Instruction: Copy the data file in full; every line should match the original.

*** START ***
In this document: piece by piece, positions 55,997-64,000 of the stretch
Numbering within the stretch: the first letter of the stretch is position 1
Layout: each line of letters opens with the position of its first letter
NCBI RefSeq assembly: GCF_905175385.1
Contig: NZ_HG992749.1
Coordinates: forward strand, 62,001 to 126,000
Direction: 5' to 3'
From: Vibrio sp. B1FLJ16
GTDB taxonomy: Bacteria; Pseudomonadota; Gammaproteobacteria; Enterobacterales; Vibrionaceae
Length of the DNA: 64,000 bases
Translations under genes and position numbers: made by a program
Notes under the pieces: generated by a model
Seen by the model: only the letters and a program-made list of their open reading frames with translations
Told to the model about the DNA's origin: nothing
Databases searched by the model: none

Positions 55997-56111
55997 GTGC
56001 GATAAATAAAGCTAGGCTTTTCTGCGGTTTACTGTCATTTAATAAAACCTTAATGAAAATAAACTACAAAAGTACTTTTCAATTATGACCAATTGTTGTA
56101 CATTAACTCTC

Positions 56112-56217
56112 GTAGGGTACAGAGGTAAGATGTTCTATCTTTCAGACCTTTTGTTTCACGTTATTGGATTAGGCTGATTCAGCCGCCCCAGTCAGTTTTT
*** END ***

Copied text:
In this document: piece by piece, positions 55,997-64,000 of the stretch
Numbering within the stretch: the first letter of the stretch is position 1
Layout: each line of letters opens with the position of its first letter
NCBI RefSeq assembly: GCF_905175385.1
Contig: NZ_HG992749.1
Coordinates: forward strand, 62,001 to 126,000
Direction: 5' to 3'
From: Vibrio sp. B1FLJ16
GTDB taxonomy: Bacteria; Pseudomonadota; Gammaproteobacteria; Enterobacterales; Vibrionaceae
Length of the DNA: 64,000 bases
Translations under genes and position numbers: made by a program
Notes under the pieces: generated by a model
Seen by the model: only the letters and a program-made list of their open reading frames with translations
Told to the model about the DNA's origin: nothing
Databases searched by the model: none

Positions 55997-56111
55997 GTGC
56001 GATAAATAAAGCTAGGCTTTTCTGCGGTTTACTGTCATTTAATAAAACCTTAATGAAAATAAACTACAAAAGTACTTTTCAATTATGACCAATTGTTGTA
56101 CATTAACTCTC

Positions 56112-56217
56112 GTAGGGTACAGAGGTAAGATGTTCTATCTTTCAGACCTTTTGTTTCACGTTATTGGATTAGGCTGATTCAGCCGCCCCAGTCAGTTTTT